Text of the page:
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:icontitanicfan1000: More from Titanicfan1000





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July 4, 2011
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In the late 1870s the British decided to consolidate all their possessions in southern Africa in one federation. Throughout the decades, the British had built and controlled large colonies in Africa that were part of their empire. Now with the opportunity for even more expansion, Sir Bartle Frere, high commissioner in Cape Town in British South Africa prepared to expand. East of British South Africa was Zululand. Zululand was a kingdom where Native African people lived. Their warriors mainly had spears and shields. His ultimatum to Cetshwayo, the Zulu king, provoked war. The British military commander, Lord Chelmsford led a substantial armed expedition into Zululand. He then divided his forces, leaving the veteran troops of the 1st Battalion of the 24 Regiment at an unfortified camp at Isandlwana. Scouting parties failed to establish the strength of the Zulus, some of whom had rifles.

Led by Chiefs Ntshingwayo and Mavumengwana, on January 22, 1879, the Zulus attacked and overwhelmed the 2,200 British and African allied troops. The British commander of the 1st battalion, Colonel Pulleine had against him 22,000 Zulu warriors. While Pulleine had the guns, he did not have the manpower. Lieutenant Colonel Durnford's cavalry who dismounted and fought on the extreme right flank were running out of ammunition and were eventually forced to mount and full back. The British line formation was firing volleys at the Zulus but despite having the rifles and cannons the Zulus had formed a buffalo head like formation which had horns as flanks and at the center was more of head and chest. This formation was meant to trap enemies. The British line was eventually forced to full back into the encampment. In the encampment the British soldier fought in groups to survive. However, once the ammunition ran out the Zulus massacred the groups of British troops. Colonel Durnford and some of his cavalrymen had dismounted in the camp and fought until they were out too. Durnford and his group were all killed. Colonel Pulleine was also killed in the camp. Only men on horses managed to escape from the Zulus. Out of 2,200 men the only survivors of the British force were 60 men. No prisoners were taken and the 1st Battalion was slaughtered. Too late, Chelmsford arrived with reinforcements that evening at the scene of the disaster. The entire encampment of British soldiers was dead and had taken with them 6,000 Zulu warriors.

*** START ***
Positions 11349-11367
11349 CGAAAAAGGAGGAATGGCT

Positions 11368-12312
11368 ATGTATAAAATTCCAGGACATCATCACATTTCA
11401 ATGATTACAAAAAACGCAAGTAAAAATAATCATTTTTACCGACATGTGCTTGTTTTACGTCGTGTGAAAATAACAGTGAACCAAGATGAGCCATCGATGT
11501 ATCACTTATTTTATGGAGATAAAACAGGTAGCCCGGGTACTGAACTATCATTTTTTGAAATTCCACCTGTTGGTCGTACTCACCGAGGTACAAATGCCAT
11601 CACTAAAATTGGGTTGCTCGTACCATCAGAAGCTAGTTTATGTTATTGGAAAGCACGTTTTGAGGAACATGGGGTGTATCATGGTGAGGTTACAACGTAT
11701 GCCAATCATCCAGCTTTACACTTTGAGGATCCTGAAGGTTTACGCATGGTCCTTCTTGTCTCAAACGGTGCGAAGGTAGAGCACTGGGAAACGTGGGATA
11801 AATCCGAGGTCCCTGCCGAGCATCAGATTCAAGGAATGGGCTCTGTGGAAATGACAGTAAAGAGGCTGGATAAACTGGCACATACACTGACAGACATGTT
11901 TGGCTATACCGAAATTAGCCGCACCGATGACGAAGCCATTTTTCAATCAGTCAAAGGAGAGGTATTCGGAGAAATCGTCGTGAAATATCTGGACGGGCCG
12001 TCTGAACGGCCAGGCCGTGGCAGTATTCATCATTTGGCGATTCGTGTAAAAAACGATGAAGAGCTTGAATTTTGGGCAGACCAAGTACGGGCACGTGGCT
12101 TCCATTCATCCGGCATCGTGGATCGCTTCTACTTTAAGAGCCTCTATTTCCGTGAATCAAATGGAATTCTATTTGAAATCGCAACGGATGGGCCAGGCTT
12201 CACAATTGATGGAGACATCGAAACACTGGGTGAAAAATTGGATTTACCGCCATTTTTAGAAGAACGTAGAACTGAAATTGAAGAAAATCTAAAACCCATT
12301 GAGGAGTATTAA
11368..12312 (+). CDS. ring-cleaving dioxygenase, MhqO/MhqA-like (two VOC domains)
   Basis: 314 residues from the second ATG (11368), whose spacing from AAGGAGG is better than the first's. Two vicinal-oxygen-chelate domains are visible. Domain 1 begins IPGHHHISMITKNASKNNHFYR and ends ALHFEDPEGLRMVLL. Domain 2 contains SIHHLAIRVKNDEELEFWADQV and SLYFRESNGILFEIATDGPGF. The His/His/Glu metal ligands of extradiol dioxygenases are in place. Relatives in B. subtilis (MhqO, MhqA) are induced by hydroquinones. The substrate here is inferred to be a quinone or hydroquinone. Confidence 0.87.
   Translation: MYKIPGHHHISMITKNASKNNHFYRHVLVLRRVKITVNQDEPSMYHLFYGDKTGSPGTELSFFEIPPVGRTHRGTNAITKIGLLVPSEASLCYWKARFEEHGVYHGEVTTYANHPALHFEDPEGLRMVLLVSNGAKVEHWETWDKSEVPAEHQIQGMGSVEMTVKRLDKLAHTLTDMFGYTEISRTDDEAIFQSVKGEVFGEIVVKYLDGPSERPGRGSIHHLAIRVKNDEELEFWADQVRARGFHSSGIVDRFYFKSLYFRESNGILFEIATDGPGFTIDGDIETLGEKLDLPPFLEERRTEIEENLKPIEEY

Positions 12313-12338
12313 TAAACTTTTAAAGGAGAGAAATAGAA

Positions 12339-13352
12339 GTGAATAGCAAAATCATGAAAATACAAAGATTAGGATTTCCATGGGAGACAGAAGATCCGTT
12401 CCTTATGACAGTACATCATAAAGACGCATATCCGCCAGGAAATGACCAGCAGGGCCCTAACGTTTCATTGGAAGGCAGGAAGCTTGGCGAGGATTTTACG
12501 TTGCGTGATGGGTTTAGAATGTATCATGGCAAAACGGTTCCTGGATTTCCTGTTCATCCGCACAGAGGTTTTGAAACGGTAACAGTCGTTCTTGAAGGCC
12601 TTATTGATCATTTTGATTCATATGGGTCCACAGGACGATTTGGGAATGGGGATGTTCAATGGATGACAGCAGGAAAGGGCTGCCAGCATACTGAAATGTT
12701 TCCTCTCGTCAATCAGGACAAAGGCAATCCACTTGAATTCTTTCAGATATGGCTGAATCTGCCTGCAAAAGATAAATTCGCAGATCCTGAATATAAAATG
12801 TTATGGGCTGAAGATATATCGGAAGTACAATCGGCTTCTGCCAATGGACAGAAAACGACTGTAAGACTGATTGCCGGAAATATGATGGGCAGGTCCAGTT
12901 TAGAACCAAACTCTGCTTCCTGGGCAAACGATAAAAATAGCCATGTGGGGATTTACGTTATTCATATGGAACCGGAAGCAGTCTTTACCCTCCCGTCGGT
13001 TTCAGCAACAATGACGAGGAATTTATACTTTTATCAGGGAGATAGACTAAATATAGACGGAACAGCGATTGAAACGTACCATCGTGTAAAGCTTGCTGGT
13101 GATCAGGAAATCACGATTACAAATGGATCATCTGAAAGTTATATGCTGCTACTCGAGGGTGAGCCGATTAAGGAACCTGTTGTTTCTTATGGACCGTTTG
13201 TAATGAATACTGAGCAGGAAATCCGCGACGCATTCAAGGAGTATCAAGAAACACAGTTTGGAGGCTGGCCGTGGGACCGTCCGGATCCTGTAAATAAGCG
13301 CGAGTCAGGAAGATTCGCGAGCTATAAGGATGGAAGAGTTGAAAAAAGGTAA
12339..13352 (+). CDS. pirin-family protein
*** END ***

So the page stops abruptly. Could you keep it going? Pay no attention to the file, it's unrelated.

When Lord Chelmsford arrived at Isandhlwana, he could hear and see a red glow to the west where he had left 140 men to guard the crossing at Rorke's Drift. They included patients who were sick or injured in the encampment's hospital, a few unruly soldiers of Natal kaffirs, who fled on sight of the enemy, and a handful of European civilians. The British soldiers there were under the command of Lieutenant Bromhead of the 24th and Lieutenant Chard of the Royal Engineers. They ordered their men to build a small perimeter with grain bags, wagons, and biscuit boxes. This perimeter included in it the hospital, storehouse, and kraal. The British troops fired their guns from behind the 4 ft. makeshift fortifications.